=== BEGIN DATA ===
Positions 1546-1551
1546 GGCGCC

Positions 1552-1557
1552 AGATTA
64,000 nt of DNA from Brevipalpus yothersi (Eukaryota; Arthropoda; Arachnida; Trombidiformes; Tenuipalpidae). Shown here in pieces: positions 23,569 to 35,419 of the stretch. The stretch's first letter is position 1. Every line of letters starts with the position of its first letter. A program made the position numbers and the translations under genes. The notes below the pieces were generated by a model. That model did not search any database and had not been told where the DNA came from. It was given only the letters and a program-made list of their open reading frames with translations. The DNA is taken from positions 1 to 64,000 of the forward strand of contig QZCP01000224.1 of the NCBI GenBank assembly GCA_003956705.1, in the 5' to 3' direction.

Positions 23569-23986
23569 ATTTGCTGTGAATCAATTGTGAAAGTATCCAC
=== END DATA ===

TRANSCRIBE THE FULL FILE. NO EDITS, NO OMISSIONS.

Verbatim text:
Positions 1546-1551
1546 GGCGCC

Positions 1552-1557
1552 AGATTA
64,000 nt of DNA from Brevipalpus yothersi (Eukaryota; Arthropoda; Arachnida; Trombidiformes; Tenuipalpidae). Shown here in pieces: positions 23,569 to 35,419 of the stretch. The stretch's first letter is position 1. Every line of letters starts with the position of its first letter. A program made the position numbers and the translations under genes. The notes below the pieces were generated by a model. That model did not search any database and had not been told where the DNA came from. It was given only the letters and a program-made list of their open reading frames with translations. The DNA is taken from positions 1 to 64,000 of the forward strand of contig QZCP01000224.1 of the NCBI GenBank assembly GCA_003956705.1, in the 5' to 3' direction.

Positions 23569-23986
23569 ATTTGCTGTGAATCAATTGTGAAAGTATCCAC